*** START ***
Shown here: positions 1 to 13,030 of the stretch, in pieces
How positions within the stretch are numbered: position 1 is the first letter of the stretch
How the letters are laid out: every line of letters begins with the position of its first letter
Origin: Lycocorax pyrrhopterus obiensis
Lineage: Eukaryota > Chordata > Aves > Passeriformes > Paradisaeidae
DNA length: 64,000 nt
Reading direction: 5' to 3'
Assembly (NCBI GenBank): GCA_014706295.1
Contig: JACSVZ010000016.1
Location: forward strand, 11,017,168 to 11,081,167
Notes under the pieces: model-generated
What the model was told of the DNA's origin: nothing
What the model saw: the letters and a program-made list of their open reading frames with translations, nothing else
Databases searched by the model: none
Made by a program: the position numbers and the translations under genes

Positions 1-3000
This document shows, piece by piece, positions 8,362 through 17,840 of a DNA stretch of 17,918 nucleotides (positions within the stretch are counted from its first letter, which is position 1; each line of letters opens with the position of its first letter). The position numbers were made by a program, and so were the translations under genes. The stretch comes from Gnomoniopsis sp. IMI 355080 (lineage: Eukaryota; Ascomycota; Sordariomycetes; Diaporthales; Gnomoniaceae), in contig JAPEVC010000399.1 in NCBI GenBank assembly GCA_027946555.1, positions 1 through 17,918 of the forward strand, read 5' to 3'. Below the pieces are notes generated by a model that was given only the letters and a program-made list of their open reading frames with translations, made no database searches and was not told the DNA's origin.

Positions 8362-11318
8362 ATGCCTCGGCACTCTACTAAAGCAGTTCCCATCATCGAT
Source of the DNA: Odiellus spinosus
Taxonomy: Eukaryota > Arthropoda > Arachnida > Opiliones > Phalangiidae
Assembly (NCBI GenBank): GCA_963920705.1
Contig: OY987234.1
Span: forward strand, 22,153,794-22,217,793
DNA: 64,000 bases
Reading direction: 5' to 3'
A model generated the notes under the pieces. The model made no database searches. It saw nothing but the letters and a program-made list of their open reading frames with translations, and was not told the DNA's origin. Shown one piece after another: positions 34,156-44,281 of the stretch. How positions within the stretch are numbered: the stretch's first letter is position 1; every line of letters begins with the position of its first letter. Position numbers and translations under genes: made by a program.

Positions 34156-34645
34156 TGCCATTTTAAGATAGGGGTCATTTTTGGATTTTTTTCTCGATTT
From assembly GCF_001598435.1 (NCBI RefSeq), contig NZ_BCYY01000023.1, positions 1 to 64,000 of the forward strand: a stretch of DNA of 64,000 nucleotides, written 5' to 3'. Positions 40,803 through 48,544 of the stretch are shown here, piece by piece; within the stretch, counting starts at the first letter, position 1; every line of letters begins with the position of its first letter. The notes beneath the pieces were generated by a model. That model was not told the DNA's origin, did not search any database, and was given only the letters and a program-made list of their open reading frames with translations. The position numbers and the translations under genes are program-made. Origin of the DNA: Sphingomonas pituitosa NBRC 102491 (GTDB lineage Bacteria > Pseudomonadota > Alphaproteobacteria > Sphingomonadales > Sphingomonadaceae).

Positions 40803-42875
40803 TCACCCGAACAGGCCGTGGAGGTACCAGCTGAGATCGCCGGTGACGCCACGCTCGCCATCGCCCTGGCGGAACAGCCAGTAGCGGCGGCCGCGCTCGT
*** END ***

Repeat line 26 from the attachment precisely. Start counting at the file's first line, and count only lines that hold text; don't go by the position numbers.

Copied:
Reading direction: 5' to 3'